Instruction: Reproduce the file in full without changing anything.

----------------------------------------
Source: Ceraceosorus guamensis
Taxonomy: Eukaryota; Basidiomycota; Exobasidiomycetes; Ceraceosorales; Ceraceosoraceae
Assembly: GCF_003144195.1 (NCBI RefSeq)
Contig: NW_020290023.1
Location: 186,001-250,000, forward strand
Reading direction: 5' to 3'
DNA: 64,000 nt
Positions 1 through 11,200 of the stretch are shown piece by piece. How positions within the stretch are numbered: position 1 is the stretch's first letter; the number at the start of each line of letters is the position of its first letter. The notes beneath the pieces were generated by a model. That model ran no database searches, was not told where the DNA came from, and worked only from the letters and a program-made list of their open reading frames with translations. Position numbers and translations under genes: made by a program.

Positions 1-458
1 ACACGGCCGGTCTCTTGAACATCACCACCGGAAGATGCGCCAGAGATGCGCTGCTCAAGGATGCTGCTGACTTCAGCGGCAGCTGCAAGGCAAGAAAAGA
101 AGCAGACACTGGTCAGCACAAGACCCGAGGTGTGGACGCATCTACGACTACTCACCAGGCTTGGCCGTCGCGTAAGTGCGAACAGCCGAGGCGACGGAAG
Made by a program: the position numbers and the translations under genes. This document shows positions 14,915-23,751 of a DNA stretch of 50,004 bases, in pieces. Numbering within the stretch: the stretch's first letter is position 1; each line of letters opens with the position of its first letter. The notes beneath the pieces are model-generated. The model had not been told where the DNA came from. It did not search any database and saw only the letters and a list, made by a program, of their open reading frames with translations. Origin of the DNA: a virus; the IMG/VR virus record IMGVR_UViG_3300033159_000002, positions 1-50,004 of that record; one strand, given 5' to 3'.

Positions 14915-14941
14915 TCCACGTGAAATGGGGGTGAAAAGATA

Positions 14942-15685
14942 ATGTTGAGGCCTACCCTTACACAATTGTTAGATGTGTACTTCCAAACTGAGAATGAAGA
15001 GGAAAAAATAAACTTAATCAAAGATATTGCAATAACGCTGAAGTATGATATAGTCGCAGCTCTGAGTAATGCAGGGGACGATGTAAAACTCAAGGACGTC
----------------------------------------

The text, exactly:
Source: Ceraceosorus guamensis
Taxonomy: Eukaryota; Basidiomycota; Exobasidiomycetes; Ceraceosorales; Ceraceosoraceae
Assembly: GCF_003144195.1 (NCBI RefSeq)
Contig: NW_020290023.1
Location: 186,001-250,000, forward strand
Reading direction: 5' to 3'
DNA: 64,000 nt
Positions 1 through 11,200 of the stretch are shown piece by piece. How positions within the stretch are numbered: position 1 is the stretch's first letter; the number at the start of each line of letters is the position of its first letter. The notes beneath the pieces were generated by a model. That model ran no database searches, was not told where the DNA came from, and worked only from the letters and a program-made list of their open reading frames with translations. Position numbers and translations under genes: made by a program.

Positions 1-458
1 ACACGGCCGGTCTCTTGAACATCACCACCGGAAGATGCGCCAGAGATGCGCTGCTCAAGGATGCTGCTGACTTCAGCGGCAGCTGCAAGGCAAGAAAAGA
101 AGCAGACACTGGTCAGCACAAGACCCGAGGTGTGGACGCATCTACGACTACTCACCAGGCTTGGCCGTCGCGTAAGTGCGAACAGCCGAGGCGACGGAAG
Made by a program: the position numbers and the translations under genes. This document shows positions 14,915-23,751 of a DNA stretch of 50,004 bases, in pieces. Numbering within the stretch: the stretch's first letter is position 1; each line of letters opens with the position of its first letter. The notes beneath the pieces are model-generated. The model had not been told where the DNA came from. It did not search any database and saw only the letters and a list, made by a program, of their open reading frames with translations. Origin of the DNA: a virus; the IMG/VR virus record IMGVR_UViG_3300033159_000002, positions 1-50,004 of that record; one strand, given 5' to 3'.

Positions 14915-14941
14915 TCCACGTGAAATGGGGGTGAAAAGATA

Positions 14942-15685
14942 ATGTTGAGGCCTACCCTTACACAATTGTTAGATGTGTACTTCCAAACTGAGAATGAAGA
15001 GGAAAAAATAAACTTAATCAAAGATATTGCAATAACGCTGAAGTATGATATAGTCGCAGCTCTGAGTAATGCAGGGGACGATGTAAAACTCAAGGACGTC